development setback guidelines were also prepared in 1998
(Cambers, 1998c), and
while these are being implemented ‘informally’ the setback distances have
not yet been included in planning regulations.
However, the problem goes beyond the need for regulations, as illegal
unapproved sea defences are being constructed. An assessment of several
unapproved coastal defence structures in Nevis was prepared for the Department
of Physical Planning early in 1999 (Cambers,
1999b). Thus there is a need for
planning, sensitization and awareness, and enforcement.
4.2.8 St. Kitts
The main partner agency in St. Kitts is the
Department of the Environment (DE). The updated beach change database and software were installed
at the DE during this CDB-UNESCO
project. Two persons from the DE
in the data analysis and are considered competent in the use of the ‘Beach
Profile Analysis’ programme. One of these persons is from a newly established
Parks and Beaches Unit, which has been set up to maintain and enhance the
island’s parks and beaches. The
software and database have also been installed at the Physical Planning Division
and one person there is competent in its use.
St. Kitts has a substantial database with
continuous coverage over the period 1992-2001; this includes the impacts of four
major hurricanes (H. Luis 1995, H. Georges 1998, H. Jose 1999, H. Lenny 1999) as
well as several lesser storms.
The beach change database formed the basis for ‘Coastal
Erosion Hazard Maps’ of St. Kitts and Nevis, prepared on geographical information
systems (GIS) by Mr. Edsel Daniel of the Physical Planning Division (at present
studying at Vanderbilt University), as part of an Organization of American States/U.S.
Agency for International Development project on Post-Georges Disaster Mitigation.
The accompanying technical and non-technical reports as well as the hazard maps
are available on the web
(follow the Hazard Mapping link).
Like several of their neighbours, St. Kitts has
also seen a proliferation of hard structures on and adjacent to the beaches over
the last few years, especially since the 1995 hurricanes. In particular, the
removal of some low sand dunes and the construction of a seawall at North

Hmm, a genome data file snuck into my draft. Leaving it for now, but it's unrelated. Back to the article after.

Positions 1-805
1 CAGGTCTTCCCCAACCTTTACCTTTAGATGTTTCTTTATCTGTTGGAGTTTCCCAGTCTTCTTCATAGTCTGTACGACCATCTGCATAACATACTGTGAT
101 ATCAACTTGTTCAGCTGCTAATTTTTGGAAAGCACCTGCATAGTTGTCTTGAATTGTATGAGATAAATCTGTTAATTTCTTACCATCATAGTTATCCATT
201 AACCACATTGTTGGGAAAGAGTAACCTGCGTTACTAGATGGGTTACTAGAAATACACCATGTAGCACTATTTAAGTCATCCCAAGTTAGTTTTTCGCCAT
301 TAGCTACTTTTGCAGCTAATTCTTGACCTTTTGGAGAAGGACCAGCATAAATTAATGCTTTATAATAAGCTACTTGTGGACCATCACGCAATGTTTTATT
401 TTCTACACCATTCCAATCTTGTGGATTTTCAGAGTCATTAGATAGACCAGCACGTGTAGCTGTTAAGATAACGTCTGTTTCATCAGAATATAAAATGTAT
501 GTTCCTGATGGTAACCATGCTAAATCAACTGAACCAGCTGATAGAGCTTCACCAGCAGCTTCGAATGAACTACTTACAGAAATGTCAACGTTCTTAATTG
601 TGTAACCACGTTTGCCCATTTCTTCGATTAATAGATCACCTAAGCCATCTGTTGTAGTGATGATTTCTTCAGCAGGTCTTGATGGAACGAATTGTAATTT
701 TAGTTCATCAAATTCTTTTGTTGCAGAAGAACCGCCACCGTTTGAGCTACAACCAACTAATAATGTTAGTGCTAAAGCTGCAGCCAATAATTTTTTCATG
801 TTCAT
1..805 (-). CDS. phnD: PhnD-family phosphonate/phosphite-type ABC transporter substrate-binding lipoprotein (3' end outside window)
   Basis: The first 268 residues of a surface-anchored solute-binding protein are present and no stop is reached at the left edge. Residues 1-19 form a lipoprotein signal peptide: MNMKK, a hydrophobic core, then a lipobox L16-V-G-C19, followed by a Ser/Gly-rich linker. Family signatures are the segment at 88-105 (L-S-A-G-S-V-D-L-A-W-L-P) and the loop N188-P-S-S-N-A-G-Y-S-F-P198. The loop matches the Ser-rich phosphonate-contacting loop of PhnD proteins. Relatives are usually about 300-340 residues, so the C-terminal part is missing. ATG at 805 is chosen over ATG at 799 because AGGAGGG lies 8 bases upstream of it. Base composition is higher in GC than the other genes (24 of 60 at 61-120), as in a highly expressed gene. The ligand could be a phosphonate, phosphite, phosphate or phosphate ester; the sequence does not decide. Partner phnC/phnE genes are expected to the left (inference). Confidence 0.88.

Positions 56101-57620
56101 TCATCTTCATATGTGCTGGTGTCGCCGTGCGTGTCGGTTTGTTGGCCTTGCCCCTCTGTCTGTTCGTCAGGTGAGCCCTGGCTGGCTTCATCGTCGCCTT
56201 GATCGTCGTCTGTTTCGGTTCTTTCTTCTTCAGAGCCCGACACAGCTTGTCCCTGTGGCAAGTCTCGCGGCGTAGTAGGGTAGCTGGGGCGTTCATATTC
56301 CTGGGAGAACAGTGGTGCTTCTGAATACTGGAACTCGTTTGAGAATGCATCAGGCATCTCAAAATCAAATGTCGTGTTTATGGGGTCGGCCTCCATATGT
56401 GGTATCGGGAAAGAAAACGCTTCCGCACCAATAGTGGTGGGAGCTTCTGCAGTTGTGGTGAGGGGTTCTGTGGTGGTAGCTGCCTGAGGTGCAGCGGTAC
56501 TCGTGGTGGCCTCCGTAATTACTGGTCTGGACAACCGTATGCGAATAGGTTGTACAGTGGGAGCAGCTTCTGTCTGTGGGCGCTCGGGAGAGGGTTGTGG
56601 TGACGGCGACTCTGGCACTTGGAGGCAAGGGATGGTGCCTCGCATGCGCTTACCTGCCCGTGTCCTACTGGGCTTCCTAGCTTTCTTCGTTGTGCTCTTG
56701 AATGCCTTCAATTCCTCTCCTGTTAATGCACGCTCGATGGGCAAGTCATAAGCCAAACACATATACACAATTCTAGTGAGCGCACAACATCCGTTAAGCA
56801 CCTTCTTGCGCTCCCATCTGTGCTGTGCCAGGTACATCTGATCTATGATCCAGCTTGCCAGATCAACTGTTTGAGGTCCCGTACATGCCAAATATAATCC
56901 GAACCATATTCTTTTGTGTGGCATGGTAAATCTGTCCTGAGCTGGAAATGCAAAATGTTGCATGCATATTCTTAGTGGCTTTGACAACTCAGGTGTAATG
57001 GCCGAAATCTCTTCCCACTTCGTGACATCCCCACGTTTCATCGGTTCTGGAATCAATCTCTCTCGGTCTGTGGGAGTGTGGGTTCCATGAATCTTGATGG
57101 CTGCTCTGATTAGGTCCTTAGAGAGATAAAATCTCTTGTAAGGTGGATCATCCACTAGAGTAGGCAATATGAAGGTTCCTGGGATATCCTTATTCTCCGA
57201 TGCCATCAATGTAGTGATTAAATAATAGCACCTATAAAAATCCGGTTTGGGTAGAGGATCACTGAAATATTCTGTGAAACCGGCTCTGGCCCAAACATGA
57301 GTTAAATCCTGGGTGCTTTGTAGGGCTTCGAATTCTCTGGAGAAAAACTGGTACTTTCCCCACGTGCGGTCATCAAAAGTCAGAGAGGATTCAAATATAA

Frigate Bay in the second part of 1999, have caused considerable public concern,
as access along the beach was restricted during a seasonal erosion episode, (St.
Christopher Heritage Society Newsletter, October-December 2000).
Coastal development setback guidelines have
recently been prepared for St. Kitts within the project ‘Planning for
coastline change’ (Cambers,
2000b). Implementation of these guidelines will ensure that erosion
problems are not compounded as new development takes place, and will reduce the
need for further hard coastal defence structures in front of new properties.
However, during discussions with the St. Christopher Heritage Society (February
2000), concern was expressed about a lack of transparency in the permitting and
approval process, combined with a lack of public involvement in the planning
4.2.9 St. Lucia
The main partner agency in St. Lucia is the
Department of Fisheries (DF). This agency has been monitoring several beaches in
St. Lucia since 1990 with the assistance of various NGOs, e.g. the Soufriere
Marine Management Area and the St. Lucia National Trust. However, it is very
difficult to get sustained assistance from other agencies, and the data received
is often not continuous and/or unreliable. The officer in charge of the
monitoring programme was away on study-leave (from the end of 1999 until the end
of 2000), so during this period, monitoring ceased. However, the monitoring has
since restarted from the beginning of 2001. During this CDB-UNESCO
‘Beach Profile Analysis’ programme was installed on computer at the DF and
demonstrated to two other officers from the Department. The beach-monitoring
database dates back to 1990. A second beach-monitoring database, focusing only
on the northwest coast, was established as one of the activities of the
Northwest Coastal Conservation Project (Phase 2). Three years data were
collected by this project, which terminated in March 2000.
Responsibility for coastal management is being transferred to the Department of
St. Lucia has seen a
proliferation of hard structures on the beaches, particularly along the
northwest coast, but also other areas in the south, and concern has been
expressed about the effects these were having on beach dynamics.
Now that new coastal development setback guidelines have been prepared
for St. Lucia (Cambers 1999c), the next stage is to ensure that they are used by